Methods: Our objective is to enhance anatomy education by developing a hands-on, interactive, teaching tool for the University of Michigan’s anatomy education needs. Through the collaboration of students well versed in anatomical research and medicine, we created a series of slides in which human brains have been thinly sliced transversely, sagittaly, and coronally. Next, each slice is plastinated and laminated using plastic lamination sheets. This ensures the slices are protected while also maintaining their ability to see the brain clearly. In addition to the brain slices, transparencies labeled with specific areas of the brain are placed over the plastinated brain slices thereby highlighting various anatomical structures. These areas are labeled using colored markers and each color represents a different landmark. A color legend is laminated along with the brain slice that correlates the color and anatomical structures.

Results: We created a tangible brain atlas allowing students to better visualize and understand the complexity of the human brain, providing a useful resource to facilitate anatomy comprehension with specimens that can be used independently or in conjunction with transparencies.

Conclusion: The brain atlas will improve the ability of students to learn brain anatomy and comprehend the dynamics of its intricacy. It will not only serve as a useful tool for visualizing the anatomical structures of the brain, but also provide a tangible and durable piece of anatomy that students can hold.


The posteromedial neurovascular bundle of the ankle: an anatomic study using plastinated slices. Sora, Mircea-Constantin1, Petru Matusz2 , Radu jilavu1,  Jan  Dresenkamp1. 1Center for Anatomy and Cell Biology, Medical University of Vienna, Austria. 2Anatomical Department, University of Medicine and Pharmacy "Victor Babes" Timisoara,Romania.

 The aim of this study is to evaluate the topography of the posteromedial neurovascular bundle of the ankle. The anatomic relationship of the posteriormedial neurovascular bundle at different levels of the ankle was studied as an aid in planning minimal invasive surgery. A thorough knowledge of the local anatomy is a prerequisite prior to attempting release of the tibial nerve, or when using the posteromedial portal for ankle arthroscopy.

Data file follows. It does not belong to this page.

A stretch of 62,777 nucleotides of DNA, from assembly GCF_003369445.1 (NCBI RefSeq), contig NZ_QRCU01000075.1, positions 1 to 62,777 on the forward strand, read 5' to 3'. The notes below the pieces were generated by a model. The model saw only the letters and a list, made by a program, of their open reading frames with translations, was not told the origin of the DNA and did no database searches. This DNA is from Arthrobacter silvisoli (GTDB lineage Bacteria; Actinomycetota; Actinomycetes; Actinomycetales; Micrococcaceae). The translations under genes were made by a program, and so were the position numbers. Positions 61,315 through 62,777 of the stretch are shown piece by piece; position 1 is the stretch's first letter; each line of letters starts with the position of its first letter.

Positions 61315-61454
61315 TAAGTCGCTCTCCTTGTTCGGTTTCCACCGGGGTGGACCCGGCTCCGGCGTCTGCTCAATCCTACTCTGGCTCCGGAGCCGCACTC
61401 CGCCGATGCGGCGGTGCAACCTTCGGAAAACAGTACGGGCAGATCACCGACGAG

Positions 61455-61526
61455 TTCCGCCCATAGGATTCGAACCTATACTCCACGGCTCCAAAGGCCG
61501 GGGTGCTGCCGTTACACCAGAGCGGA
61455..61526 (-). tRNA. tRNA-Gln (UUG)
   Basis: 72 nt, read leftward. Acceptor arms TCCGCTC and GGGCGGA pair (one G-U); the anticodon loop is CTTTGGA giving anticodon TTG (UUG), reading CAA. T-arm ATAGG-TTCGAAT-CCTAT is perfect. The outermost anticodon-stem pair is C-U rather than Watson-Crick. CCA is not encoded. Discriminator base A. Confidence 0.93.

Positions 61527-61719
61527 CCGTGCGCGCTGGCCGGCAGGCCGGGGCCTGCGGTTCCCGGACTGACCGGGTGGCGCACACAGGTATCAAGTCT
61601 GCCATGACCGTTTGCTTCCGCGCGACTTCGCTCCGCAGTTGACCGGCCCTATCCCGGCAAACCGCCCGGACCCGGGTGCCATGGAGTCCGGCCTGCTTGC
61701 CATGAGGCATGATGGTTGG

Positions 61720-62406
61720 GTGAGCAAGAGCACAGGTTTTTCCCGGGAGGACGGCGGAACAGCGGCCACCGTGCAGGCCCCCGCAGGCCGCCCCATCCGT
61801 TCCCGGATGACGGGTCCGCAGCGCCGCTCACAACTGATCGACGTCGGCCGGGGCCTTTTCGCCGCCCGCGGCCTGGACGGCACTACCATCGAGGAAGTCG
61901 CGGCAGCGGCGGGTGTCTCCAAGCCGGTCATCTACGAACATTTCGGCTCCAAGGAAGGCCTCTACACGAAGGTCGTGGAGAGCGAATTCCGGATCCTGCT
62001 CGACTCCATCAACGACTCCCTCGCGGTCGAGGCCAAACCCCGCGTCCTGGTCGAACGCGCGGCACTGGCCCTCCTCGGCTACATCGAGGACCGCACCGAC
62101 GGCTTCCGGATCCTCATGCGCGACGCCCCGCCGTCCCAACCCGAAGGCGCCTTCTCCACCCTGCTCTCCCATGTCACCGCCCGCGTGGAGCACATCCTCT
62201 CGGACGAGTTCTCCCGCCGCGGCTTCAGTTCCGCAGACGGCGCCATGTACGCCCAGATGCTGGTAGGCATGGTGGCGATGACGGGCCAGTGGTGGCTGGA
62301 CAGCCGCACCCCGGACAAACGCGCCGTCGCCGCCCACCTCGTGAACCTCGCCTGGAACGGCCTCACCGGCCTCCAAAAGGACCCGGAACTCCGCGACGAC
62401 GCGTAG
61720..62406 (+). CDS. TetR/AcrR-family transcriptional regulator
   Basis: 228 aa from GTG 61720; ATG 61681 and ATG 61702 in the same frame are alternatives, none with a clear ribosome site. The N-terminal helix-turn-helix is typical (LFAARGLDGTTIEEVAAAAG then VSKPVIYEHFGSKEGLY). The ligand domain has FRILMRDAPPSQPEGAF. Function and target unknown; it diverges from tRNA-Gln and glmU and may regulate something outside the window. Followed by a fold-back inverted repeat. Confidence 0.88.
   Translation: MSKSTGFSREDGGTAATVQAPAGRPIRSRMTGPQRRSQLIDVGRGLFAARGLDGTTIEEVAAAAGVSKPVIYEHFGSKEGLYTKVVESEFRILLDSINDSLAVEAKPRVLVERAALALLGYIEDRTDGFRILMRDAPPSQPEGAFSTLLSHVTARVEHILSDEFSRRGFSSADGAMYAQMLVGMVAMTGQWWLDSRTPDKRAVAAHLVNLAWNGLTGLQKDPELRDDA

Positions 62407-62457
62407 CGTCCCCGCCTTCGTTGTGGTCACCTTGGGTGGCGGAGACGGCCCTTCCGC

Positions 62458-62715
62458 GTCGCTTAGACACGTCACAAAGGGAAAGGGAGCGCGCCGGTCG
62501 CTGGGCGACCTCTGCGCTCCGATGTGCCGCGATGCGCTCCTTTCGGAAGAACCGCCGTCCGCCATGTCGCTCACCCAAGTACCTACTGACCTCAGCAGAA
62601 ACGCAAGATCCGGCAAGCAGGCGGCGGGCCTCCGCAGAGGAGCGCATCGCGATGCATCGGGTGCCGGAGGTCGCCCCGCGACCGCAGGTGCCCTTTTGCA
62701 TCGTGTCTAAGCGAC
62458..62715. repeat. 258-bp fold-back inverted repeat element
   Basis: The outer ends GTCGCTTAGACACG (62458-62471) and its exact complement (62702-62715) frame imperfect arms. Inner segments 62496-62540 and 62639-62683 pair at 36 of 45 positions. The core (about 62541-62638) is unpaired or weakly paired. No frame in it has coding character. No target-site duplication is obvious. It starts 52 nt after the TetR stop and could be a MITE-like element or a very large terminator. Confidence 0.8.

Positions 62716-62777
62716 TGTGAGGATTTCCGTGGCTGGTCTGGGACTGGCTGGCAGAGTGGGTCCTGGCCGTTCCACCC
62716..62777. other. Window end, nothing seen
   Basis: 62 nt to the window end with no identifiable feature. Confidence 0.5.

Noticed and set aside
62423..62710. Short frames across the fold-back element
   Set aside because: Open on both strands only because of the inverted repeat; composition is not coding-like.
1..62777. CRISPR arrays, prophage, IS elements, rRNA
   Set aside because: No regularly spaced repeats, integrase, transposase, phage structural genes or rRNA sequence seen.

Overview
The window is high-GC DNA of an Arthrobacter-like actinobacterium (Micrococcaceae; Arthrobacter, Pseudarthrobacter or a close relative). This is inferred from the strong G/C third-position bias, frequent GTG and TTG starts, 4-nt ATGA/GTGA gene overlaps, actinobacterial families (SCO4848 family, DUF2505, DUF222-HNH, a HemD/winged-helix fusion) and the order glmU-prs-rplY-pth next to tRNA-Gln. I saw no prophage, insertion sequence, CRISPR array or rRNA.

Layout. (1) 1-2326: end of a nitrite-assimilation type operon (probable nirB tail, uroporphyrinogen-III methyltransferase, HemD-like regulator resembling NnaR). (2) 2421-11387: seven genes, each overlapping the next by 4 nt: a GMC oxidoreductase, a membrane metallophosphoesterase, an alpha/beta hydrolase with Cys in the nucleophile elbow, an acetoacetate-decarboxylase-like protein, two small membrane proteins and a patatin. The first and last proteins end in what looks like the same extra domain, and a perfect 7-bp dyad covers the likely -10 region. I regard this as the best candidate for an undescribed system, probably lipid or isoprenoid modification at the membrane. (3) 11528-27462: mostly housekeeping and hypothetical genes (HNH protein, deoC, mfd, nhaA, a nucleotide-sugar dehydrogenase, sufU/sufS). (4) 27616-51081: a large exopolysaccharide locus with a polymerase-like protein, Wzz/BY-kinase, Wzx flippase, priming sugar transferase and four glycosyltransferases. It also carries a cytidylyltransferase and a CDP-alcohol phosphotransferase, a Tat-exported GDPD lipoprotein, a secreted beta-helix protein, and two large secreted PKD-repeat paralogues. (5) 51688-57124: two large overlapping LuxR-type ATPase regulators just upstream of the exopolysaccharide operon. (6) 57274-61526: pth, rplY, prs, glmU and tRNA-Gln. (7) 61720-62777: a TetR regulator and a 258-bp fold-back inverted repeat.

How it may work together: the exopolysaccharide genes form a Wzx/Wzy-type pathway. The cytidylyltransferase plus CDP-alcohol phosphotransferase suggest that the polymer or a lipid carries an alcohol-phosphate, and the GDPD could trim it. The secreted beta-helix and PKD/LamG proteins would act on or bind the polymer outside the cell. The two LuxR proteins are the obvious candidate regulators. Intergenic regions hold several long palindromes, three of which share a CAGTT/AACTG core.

Methods: A sectional anatomy study was performed on twelve intact right male cadaver lower limbs. The distal third of each limb was cut and the foot positioned in the neutral position. The measurements were performed at the level of the tibiotalar joint, tip of the medial malleolus and at the sustentaculum tali.

Results: The tibial nerve is predicted to be 11.8 ± 2.4 mm and the posterior tibial artery 16.7 ± 3.8 mm anterior from the calcaneal tendon at the level of the tibiotalar joint. At the tip of the malleolus medialis, the tibial nerve is 14.3 ± 2.5 mm and the posterior tibilal artery 22.1 ± 4.1 mm anterior to the Achilles tendon. The medial plantar nerve is situated at the sustentaculum tali level 8.4 ± 3.4 mm and the lateral plantar nerve 16.1 ± 3.1 mm posterior to the sustentaculum.

Conclusion: Posteromedial portal made at the level of the tip of the medial malleolous is safe, effective, reproducible and advantageous for an endoscopic tarsal tunnel release or ankle arthroscopy.


Use of plastinated specimens to convey learning concepts in Sports Medicine and Kinesiology.
Tamura, Kaori. Department of Kinesiology and Rehabilitation Science, University of Hawaii at Manoa, Honolulu,HI, USA.

 Reduction in anatomy contact hours, budget reductions, and changes in student learning approaches have prompted novel instructional approaches to maximize efficiency. While computer-assisted instruction provides an important supplemental approach, “hands-on” opportunities remain critical for fully appreciating anatomical concepts. The purpose of this study is to develop a series of plastinated specimens to demonstrate common sport injuries and assess their usability for learning musculoskeletal injury evaluation.